Russia sanctions: What are 'grey markets' and how they can help Moscow's economic recovery?

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Russia has approved "grey markets" as an additional tool to maintain its recovery momentum – but what are these markets and how have they actually helped Moscow with its sanctions headache? 

"The Russian markets – its economy as we know – they’re very different from what we know in the United States," Anthony Kim, a research fellow in economic freedom at the Heritage Foundation, explained to FOX Business. "The lack of transparency, accountability…far less efficient and clean." 

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Russian Prime Minister Mikhail Mishustin has approved these markets – also referred to as "parallel imports" – as a way to support small and medium-sized businesses in the country as Moscow continues to combat the effects of severe sanctions from the West over the invasion of Ukraine. 

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In this photo provided by The State Duma, The Federal Assembly of The Russian Federation, Russian State Duma speaker Vyacheslav Volodin, left, and Russian Tax Service chief Mikhail Mishustin, who was nominated to replace Medvedev, walk in the State Duma, the Lower House of the Russian Parliament in Moscow, Russia, Thursday, Jan. 16, 2020. Russian President Vladimir Putin has named tax service chief Mikhail Mishustin as Russia’s new prime minister. (The State Duma, The Federal Assembly of The Russian Federation via AP) | AP Newsroom

"This approach will guarantee the shipment of goods to our country…in spite of the unfriendly actions of foreign politicians," Mishustin said of the move, adding that the Ministry of Industry and Trade would soon produce a list of accepted parallel imports.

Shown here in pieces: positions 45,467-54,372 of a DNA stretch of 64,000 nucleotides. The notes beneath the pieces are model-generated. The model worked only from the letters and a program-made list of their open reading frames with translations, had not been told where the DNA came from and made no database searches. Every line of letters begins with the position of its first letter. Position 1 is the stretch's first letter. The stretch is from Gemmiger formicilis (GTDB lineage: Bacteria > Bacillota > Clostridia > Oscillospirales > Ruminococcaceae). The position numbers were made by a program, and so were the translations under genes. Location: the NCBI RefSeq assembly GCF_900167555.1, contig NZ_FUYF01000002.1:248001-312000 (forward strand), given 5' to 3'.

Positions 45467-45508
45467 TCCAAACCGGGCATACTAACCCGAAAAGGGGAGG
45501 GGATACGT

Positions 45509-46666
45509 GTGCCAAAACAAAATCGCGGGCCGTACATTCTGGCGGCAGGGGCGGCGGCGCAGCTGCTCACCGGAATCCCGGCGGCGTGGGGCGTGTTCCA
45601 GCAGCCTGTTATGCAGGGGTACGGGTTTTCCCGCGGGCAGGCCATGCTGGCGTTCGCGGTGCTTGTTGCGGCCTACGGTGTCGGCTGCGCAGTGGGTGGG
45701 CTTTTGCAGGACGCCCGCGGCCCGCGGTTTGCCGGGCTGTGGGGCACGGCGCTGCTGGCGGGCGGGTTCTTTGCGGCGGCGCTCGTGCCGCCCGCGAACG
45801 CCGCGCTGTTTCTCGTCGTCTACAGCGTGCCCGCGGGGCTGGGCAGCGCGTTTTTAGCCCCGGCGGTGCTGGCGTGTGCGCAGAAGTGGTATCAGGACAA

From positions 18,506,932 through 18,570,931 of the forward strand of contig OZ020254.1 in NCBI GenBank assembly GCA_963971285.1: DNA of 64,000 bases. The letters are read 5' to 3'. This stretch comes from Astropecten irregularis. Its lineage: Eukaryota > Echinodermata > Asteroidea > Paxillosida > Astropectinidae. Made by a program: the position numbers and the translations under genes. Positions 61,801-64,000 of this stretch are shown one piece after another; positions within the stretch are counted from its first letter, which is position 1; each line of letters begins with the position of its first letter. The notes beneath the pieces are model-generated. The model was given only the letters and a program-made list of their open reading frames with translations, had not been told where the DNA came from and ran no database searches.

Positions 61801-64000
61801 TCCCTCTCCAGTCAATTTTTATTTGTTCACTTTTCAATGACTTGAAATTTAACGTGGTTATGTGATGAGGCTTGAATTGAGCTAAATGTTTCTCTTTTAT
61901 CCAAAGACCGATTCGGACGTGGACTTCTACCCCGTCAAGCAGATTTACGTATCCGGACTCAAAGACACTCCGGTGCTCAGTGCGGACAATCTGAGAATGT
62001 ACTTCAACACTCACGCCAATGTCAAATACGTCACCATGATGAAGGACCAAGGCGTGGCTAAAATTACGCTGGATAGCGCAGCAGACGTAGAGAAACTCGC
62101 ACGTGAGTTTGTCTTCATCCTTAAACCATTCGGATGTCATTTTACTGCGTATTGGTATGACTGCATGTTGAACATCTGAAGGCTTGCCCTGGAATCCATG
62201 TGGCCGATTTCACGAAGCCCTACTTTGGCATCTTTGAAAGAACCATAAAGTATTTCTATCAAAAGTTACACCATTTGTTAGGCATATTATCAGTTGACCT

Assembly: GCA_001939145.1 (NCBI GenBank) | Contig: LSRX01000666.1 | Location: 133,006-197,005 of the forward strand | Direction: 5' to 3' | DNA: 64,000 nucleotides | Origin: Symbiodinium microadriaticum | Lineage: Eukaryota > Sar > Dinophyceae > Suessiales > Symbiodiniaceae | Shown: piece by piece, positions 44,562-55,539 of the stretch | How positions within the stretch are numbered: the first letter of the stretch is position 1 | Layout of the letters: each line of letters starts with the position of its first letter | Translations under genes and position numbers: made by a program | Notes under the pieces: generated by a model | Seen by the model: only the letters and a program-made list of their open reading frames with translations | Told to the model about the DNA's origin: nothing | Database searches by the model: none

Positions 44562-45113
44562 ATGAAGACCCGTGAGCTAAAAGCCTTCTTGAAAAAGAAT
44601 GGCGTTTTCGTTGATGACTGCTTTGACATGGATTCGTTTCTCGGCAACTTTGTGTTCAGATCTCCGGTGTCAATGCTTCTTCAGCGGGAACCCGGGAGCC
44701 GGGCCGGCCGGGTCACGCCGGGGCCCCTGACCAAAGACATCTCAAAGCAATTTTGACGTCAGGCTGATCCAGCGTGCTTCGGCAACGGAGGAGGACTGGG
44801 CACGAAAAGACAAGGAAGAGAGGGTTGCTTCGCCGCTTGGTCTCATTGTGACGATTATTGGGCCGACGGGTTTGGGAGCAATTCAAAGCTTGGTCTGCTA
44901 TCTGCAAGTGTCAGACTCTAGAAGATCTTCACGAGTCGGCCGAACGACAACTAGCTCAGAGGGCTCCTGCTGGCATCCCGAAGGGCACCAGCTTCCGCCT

These markets and imports will occur without needing to obtain permission from a trademark’s owner, a move that is similar to "legalizing Russia’s bootleg economy," according to Fortune. 

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Kim said that the U.S. "cannot apply the same types of analytical tools and expectations" to Russia’s markets, and the Institute of Export & International Trade in the U.K. noted that the markets should "flourish." 

Russia has gone to great strides to rein in its economy, which faced a number of shocks and setbacks due to the western sanctions: Initial panic led to Russian citizens trying to pull their money from the bank, which forced banks to then borrow heavily from the Bank of Russia to meet demand.

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The Wall Street Journal argued that strict limits from Russia’s Central Bank on currency exchange, withdrawals and hard-currency transfers helped to rein in the wild fluctuations that initially spooked officials into shutting down trading on the Moscow Exchange for almost a month. 

Russia also faced the danger of sovereign default but avoided that particular hurdle with a debt payment of roughly $117 million. Credit rating agency Moody's earlier this month put Russia on the second-lowest rung on the credit ladder, just above default.  

But Kim argued that Russia has not made a "meaningful" recovery. 

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"There was an immediate shock or reaction from the Russian market and the markets outside Russia, which is why we saw this immediate legitimate panic and legitimate downturn," Kim said. "And where we are now is a different kind of period."

The BBC reported that annual inflation has continued to climb despite the appearance of recovery, hitting 15.66% this week. 

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